CLOSED – Call for Proposals

Dear members*,

we invite you to significantly contribute to the goals** of the “International Alliance against Health Risks in Wildlife Trade”, and submit a project outline to apply for funding, utilising your expertise, understanding of the underlying challenges, state-of-the art knowledge of existing evidence and ideas for moving forward. Project outlines will have to be submitted by May 16th 2022, end of day CEST.

In terms of specifics, we are inviting proposals on two distinct TOPICs: 

Using social innovation to move towards the Alliance’s goals. This will involve piloting new approaches and thinking out of the box based on well-founded hypotheses, while tolerating higher risks of failure to achieve intended results and impacts.

Translating scientific evidence into policy and regulation towards the Alliance’s goals. This will include interdisciplinary work, putting policy and regulatory considerations centre stage, while understanding how best to factor in aspects of behaviour and incentives when translating science into policy. 

And two different FORMATs: 

Your proposed project works as stand-alone, to be realised by a consortium already assembled.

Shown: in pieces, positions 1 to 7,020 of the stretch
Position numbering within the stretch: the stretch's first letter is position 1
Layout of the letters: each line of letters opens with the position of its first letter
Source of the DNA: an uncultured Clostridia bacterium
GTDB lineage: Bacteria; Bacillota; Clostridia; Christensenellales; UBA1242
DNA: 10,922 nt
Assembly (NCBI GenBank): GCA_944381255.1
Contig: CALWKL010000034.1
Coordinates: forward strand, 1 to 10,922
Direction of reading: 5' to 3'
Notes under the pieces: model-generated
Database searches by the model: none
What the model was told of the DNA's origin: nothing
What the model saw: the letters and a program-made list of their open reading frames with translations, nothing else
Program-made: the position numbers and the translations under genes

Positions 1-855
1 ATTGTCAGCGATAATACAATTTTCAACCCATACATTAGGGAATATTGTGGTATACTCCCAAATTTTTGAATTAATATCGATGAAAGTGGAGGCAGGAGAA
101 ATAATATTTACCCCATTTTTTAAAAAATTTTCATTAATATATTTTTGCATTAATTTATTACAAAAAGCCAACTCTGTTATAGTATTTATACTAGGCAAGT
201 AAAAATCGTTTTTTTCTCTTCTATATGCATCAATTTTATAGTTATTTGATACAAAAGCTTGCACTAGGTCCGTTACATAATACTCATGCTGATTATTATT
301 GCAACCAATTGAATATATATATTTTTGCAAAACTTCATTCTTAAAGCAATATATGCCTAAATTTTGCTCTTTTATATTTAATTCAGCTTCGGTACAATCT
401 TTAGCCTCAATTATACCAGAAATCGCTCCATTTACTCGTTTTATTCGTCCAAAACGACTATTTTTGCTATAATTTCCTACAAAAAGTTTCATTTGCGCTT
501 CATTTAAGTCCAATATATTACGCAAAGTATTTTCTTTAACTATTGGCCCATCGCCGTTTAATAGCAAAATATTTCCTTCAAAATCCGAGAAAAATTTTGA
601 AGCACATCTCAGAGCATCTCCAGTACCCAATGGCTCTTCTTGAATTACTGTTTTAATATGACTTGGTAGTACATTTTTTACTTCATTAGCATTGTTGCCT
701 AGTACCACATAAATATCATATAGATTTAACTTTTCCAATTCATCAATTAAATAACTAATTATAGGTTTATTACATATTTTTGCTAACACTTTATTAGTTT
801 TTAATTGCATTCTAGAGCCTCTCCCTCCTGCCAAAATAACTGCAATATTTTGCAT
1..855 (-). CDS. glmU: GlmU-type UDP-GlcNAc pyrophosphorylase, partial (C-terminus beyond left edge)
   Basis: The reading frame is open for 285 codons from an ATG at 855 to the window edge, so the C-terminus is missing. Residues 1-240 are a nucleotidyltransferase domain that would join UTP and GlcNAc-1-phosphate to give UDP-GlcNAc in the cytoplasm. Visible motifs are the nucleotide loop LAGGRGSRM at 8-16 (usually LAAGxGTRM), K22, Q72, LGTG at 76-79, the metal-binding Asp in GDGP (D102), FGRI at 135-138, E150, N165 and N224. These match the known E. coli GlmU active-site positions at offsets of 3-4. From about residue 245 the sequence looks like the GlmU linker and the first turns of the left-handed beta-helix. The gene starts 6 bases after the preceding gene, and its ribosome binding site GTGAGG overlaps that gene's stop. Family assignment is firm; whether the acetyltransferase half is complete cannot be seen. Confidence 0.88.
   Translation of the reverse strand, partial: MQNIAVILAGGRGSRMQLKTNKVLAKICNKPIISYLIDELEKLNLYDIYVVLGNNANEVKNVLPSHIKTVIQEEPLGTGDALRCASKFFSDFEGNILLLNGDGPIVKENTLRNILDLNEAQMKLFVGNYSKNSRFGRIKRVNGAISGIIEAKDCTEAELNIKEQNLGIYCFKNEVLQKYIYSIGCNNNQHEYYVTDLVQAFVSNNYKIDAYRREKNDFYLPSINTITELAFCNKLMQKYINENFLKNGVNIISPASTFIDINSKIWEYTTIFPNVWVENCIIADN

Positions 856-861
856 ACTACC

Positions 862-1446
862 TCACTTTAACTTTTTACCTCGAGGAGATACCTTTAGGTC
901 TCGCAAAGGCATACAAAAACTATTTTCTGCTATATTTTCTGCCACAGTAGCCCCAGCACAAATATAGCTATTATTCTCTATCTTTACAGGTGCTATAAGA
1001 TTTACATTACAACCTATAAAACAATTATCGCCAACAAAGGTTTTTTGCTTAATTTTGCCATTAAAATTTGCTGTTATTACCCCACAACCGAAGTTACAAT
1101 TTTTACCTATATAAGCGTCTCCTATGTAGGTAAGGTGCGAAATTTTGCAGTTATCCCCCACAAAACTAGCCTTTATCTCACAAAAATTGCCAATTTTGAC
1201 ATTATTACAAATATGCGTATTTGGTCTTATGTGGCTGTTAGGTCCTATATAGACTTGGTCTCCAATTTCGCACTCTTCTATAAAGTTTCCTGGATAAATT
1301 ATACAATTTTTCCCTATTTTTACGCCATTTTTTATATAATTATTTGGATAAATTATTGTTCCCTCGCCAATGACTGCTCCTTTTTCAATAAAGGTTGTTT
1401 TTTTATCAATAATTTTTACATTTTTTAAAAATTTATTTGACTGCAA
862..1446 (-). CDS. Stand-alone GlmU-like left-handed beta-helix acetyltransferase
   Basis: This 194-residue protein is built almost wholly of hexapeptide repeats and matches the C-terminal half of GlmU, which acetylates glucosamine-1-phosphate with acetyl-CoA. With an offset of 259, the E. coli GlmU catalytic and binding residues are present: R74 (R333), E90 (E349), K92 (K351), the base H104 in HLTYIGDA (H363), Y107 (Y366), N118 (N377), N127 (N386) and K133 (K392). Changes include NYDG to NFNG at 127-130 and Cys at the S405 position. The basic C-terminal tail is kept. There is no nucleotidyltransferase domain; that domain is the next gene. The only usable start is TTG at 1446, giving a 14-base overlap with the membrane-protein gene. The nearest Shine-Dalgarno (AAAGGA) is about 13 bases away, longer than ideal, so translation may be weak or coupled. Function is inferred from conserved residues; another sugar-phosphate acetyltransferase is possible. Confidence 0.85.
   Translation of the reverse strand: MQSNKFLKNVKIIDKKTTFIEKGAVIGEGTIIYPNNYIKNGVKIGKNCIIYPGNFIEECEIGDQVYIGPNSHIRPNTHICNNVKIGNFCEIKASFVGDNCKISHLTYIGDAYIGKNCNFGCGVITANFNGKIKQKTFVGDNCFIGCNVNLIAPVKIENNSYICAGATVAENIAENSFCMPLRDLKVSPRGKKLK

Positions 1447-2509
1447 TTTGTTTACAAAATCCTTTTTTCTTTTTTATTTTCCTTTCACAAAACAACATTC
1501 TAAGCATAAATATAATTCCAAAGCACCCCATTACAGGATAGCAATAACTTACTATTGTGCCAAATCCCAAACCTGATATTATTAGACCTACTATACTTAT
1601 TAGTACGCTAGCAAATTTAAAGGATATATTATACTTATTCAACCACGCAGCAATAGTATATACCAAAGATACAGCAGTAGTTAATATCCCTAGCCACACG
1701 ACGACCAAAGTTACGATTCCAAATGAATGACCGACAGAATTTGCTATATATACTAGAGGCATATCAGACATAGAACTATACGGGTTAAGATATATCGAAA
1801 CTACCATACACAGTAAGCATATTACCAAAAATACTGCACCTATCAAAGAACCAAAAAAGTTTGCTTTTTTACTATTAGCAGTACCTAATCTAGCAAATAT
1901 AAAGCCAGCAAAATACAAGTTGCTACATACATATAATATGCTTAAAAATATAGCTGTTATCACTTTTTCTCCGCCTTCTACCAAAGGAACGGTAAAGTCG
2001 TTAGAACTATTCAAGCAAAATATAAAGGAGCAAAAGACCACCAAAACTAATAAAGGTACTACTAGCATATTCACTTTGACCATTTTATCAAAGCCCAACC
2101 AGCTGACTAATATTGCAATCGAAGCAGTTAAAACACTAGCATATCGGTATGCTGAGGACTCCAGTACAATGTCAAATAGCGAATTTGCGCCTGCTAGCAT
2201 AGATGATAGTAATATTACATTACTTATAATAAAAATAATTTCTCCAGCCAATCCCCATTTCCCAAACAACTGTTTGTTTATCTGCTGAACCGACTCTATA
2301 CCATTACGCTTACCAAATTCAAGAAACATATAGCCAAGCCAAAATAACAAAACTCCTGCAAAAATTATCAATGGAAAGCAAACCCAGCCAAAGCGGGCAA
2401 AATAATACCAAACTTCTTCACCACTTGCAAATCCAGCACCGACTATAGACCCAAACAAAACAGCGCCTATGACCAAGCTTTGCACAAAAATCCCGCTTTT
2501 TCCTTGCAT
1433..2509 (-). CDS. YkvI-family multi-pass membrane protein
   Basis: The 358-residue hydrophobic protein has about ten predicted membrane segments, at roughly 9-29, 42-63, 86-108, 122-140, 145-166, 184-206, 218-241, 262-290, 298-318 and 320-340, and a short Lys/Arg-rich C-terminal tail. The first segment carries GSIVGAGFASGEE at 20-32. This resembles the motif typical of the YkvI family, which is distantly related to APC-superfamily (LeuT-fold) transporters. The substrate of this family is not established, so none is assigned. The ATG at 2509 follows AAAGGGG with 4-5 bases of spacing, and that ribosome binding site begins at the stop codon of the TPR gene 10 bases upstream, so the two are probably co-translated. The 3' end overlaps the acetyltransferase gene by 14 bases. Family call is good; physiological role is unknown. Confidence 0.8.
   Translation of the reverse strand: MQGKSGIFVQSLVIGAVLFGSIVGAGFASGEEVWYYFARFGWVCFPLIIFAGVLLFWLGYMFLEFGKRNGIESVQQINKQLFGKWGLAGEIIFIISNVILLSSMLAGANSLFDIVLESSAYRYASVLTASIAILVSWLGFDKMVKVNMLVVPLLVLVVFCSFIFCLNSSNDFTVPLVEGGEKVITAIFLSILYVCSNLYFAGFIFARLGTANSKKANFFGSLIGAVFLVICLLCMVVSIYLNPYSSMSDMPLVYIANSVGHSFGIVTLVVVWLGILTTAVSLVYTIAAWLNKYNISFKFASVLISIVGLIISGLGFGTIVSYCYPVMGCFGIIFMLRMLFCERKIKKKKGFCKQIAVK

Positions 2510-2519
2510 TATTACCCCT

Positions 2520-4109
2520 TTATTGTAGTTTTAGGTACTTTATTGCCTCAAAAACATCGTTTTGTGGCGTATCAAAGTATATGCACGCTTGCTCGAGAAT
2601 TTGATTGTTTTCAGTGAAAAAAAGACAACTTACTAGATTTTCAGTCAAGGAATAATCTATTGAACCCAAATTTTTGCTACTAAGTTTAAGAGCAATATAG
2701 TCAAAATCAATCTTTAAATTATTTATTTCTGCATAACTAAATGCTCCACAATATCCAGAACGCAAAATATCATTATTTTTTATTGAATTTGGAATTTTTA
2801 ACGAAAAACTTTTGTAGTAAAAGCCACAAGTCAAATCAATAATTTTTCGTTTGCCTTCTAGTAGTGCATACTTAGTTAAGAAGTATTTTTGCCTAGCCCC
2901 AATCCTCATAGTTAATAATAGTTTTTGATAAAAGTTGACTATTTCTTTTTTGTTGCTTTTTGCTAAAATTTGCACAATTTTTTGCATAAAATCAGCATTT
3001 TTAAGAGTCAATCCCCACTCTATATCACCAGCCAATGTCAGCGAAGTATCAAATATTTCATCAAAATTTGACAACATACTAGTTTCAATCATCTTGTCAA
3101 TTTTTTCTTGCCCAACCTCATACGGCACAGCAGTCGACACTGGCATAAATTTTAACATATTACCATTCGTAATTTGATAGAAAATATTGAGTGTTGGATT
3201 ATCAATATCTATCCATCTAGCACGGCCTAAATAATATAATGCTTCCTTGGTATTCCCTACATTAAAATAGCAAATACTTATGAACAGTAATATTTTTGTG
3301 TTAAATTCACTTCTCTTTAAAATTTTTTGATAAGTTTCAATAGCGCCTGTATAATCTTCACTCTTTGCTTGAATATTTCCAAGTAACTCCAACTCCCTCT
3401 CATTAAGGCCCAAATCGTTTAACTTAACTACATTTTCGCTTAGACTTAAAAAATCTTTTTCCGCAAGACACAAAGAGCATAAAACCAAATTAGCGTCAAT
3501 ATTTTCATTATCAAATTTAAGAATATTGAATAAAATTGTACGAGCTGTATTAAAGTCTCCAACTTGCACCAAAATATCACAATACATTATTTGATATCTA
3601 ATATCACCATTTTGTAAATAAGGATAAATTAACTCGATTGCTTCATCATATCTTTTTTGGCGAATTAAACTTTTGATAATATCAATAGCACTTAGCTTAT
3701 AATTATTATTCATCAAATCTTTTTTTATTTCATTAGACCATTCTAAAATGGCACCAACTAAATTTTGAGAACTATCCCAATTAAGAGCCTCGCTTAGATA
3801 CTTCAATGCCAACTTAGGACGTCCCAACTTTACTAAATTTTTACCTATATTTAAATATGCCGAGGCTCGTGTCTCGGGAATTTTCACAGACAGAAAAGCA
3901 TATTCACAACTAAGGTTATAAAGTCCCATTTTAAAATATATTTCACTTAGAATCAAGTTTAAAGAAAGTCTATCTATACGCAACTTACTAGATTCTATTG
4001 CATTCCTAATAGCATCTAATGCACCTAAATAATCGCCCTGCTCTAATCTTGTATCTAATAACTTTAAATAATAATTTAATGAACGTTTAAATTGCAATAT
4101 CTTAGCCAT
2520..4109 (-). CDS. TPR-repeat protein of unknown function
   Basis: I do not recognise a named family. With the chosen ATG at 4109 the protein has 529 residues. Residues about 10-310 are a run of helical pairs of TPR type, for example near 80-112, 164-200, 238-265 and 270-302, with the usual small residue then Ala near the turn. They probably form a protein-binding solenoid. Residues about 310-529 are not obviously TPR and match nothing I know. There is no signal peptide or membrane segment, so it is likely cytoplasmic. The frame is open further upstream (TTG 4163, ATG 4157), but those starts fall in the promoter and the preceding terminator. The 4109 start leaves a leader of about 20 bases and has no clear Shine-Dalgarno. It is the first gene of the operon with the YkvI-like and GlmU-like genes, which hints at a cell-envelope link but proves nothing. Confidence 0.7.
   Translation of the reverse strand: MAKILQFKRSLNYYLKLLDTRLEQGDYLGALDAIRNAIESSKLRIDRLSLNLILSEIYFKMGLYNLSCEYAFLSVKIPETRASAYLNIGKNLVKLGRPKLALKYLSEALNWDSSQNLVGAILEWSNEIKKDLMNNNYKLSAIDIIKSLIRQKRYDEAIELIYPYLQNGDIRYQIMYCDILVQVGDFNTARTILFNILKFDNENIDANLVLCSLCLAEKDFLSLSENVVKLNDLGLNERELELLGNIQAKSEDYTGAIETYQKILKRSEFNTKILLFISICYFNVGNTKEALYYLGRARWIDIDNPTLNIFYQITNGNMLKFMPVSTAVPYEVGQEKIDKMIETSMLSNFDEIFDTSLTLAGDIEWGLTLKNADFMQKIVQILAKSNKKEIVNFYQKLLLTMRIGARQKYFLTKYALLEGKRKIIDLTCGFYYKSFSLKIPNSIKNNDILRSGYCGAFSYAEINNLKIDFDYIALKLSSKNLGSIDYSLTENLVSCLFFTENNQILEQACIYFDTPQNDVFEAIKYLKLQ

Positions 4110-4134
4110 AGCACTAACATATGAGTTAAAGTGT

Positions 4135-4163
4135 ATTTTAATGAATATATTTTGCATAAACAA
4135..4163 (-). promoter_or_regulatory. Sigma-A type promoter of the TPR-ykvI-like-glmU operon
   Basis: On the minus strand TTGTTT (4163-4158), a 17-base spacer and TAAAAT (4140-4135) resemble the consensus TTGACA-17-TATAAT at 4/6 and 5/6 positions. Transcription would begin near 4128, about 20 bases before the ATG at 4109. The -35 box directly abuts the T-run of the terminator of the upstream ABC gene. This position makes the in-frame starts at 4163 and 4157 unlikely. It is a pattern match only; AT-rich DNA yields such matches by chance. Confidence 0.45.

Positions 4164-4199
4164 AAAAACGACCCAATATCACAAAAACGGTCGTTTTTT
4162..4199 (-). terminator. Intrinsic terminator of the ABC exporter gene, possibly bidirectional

Your proposal covers only part of a larger envisioned project; it includes an outline to what additional complementary expertise/ competence/ infrastructure/ equipment you are seeking to include in the overall proposal.

By May 31st 2022, a limited number of outlines will be selected to move forward, requesting further elaboration of final full proposals.

Please find detailed information and the application template to download here.

*Note that participation requirements are linked to a membership in the Alliance. Only members of the Alliance have the right to apply for the call. If you have any further questions, also on the process of how to become a member, please do not hesitate to contact us.

**The members of Alliance are committed to unite resources to achieve the following goals:  

  • Substantially reducing the risks of zoonotic spillover and stepping up responses (including behavioral changes) to human and animal health risks caused by direct and indirect contact with wildlife and their products along the wildlife trade chain.
  • Enhancing international and national awareness, knowledge, and policies with regards to the first goal, thus narrowing the gap between science and implementation